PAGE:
As I began researching tutorials targeted to photographers using social media, I happened to come across a particular blog where the author was highly critical of Facebook, having apparently decided for everyone that it was only used to make oneself look good in front of others, that it did not present the real person, that it should be called “fakebook.” What startled me was that the author was a pastor. I wondered to myself why he would choose only a negative set of goggles from which to view this social media tool, why he would be only critical and judgemental while simultaneously missing the potential graces God could be bringing through relational interaction on Facebook. I felt sad for the people he was supposed to be shepherding, that he would automatically assume the worst in them, as if he could discern all heart motives.

And I wondered, isn’t this pastor’s god big enough to be the God of Facebook too, just as He is God of all creation, always at work to magnify His glory through an endless variety of means of grace?

 

An October sunrise brings glorious life to the Towers of the Virgin in Zion National Park

An October sunrise brings glorious life to the Towers of the Virgin in Zion National Park

 

A few months would pass with social media simmering on my mind’s back burner. The final catalyst needed to launch me into online interaction was learning at the last moment of my 30-year high school reunion being held just a couple hours from where I was currently photographing in Oregon in early summer of 2014.

And so with some trepidation I created a Facebook account. And what followed amazed me.

Within a few weeks this quiet, often reclusive introvert was on his way to a couple hundred friends. Right from the outset there were very meaningful conversations happening via Facebook’s messaging. Old friendships that had died off years ago were beautifully reborn even better than before, such as reuniting with my best friend from high school, David Carson, whose love and loyalty I will never again take for granted.

I unexpectedly reconnected with a middle school neighbor on a deeply profound level and was privileged to share hearts, stories of our brokenness, and spiritual encouragement before she was suddenly taken from this life a month later. Marni is missed by all who knew her.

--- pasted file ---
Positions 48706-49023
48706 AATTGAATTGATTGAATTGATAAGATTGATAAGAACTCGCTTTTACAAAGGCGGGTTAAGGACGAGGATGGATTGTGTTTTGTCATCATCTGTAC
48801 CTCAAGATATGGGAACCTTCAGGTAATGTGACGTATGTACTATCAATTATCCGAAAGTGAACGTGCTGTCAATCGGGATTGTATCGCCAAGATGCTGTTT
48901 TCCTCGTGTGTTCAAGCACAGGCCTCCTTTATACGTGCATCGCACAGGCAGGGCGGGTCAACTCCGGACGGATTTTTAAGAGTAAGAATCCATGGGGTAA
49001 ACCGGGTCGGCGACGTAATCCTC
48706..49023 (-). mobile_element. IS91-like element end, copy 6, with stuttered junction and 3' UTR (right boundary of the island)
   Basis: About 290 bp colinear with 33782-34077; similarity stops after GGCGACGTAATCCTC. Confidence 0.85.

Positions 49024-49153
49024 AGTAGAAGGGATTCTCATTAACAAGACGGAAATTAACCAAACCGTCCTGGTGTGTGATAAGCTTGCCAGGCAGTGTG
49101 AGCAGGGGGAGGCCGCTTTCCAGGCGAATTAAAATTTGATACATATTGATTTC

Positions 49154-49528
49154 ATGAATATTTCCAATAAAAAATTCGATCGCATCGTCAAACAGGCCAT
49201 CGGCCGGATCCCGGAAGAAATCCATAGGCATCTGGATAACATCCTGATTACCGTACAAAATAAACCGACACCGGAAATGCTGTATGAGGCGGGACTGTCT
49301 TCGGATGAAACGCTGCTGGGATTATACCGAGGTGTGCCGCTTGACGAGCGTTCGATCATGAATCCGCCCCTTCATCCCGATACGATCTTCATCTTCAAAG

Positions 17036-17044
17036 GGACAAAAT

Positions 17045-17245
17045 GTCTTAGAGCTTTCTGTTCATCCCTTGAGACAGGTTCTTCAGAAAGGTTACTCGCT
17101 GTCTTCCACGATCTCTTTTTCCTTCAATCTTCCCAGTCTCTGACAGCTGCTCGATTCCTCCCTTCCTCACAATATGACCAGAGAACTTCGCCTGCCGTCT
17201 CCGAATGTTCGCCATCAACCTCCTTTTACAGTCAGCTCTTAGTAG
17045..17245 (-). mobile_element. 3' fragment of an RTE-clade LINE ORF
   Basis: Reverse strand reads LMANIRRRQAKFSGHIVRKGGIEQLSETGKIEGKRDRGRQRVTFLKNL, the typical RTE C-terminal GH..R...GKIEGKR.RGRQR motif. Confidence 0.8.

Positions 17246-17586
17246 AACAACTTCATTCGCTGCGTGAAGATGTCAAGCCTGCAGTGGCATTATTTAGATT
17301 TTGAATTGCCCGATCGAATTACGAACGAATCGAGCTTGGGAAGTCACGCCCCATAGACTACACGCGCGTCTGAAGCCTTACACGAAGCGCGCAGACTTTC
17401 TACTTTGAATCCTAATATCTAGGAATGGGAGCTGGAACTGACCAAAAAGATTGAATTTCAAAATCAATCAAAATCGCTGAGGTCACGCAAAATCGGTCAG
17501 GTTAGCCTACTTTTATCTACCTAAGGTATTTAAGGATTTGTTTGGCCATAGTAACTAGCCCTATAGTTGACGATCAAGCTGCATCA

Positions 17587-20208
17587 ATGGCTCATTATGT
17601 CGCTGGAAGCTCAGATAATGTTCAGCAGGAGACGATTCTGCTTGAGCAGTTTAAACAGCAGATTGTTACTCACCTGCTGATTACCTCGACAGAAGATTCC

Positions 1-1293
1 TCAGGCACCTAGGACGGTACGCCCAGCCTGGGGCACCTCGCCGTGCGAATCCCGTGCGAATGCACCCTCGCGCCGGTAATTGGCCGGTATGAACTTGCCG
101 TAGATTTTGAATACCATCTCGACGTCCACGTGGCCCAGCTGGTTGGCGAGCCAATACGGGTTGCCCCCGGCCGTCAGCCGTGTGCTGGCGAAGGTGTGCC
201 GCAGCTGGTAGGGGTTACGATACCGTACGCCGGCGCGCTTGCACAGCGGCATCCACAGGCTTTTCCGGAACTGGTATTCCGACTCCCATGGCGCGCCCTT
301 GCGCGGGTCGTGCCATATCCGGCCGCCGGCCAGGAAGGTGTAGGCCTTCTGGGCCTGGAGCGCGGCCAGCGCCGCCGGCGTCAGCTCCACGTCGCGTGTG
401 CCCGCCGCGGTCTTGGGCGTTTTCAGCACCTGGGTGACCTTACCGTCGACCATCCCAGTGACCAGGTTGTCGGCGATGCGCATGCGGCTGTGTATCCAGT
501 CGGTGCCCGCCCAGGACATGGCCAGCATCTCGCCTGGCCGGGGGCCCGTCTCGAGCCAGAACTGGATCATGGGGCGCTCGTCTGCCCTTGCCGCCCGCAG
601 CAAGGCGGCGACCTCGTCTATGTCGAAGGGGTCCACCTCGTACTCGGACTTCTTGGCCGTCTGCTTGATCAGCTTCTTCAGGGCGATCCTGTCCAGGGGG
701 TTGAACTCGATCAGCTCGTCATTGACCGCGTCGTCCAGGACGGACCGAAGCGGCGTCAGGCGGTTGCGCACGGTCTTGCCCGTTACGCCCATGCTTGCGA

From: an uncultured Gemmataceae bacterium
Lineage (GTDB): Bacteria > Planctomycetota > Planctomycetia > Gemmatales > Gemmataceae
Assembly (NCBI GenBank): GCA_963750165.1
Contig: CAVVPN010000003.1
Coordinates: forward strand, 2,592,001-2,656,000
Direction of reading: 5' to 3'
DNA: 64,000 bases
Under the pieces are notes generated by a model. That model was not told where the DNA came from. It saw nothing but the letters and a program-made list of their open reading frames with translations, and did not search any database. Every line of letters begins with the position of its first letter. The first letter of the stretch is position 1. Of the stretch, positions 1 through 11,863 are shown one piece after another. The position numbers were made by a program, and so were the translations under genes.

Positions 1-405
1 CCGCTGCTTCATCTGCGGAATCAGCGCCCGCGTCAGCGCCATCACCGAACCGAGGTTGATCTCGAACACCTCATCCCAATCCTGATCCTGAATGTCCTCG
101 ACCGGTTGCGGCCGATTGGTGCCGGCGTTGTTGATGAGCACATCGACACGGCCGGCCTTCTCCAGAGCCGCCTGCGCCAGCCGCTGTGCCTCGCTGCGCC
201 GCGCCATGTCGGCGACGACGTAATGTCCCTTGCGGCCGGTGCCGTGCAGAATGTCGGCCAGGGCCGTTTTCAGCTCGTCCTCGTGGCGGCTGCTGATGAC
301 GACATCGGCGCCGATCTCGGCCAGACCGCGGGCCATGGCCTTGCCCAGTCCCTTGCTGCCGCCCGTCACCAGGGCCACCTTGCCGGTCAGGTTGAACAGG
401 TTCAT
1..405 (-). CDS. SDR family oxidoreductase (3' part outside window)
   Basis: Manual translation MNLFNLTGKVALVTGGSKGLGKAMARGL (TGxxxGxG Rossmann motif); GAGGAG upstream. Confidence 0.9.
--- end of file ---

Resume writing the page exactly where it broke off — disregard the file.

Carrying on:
A new friend I’ve never met in person (hi Kelly!) has come into my life and became a partner in the daily walk of faith. I was moved to tears when she messaged a powerful and beautifully written prayer for me to help me through a difficult struggle.

Friends have shared the joys of becoming parents, of celebrating an anniversary with a cherished spouse, of rejoicing in the growth and accomplishments of their children, or simply shared fun pics of their much-needed weekend getaway or family vacation.

There have been posts from friends about moments of feeling depressed, or asking for needed financial support, or requesting prayer for their fight against cancer, or prayer for their friends experiencing tragedy and suffering.

I’ve seen the heart of a friend who champions the cause of the poor and disenfranchised and has thus helped me become more aware and compassionate (thank you Angel!). I have acquired friends from all walks of life, many who are very different from me – some who are Christian and some who are atheist or agnostic, some who are straight and some who are gay, some who are staunchly conservative and some who are liberal and progressive – and all of them help me stretch and grow in some way.

 

Mount Rushmore inspires the huge variety of folks that compose our American melting pot

Mount Rushmore inspires the huge variety of folks that compose our American melting pot

 

As I examine this fruit that has come from Facebook engagement, I have two thoughts: first, I sincerely thank all of my FB friends for opening your lives up to me, for your grace in reconnecting even after you may have heard nothing from me the past 30 or more years. Thank you for letting me express who I am, and for all your encouragement from the photography and writing I have shared.

Second, I cannot help recalling the discouraging words of that pastor’s blog, and to see just how much he may have missed in his negative perspective – that our sovereign God is indeed the God of Facebook, just as he is God over all of life. And He clearly delights in using social media as a means for the expression of much beauty and joy and encouragement among people, if that is indeed what a person chooses to seek in it.

Thank you God that your glory and grace can shine wherever you please, including in our relationships via the internet!

 

Clouds at sunset create a compelling reflection in a pond at Yellowstone National Park

Clouds at sunset create a compelling reflection in a pond at Yellowstone National Park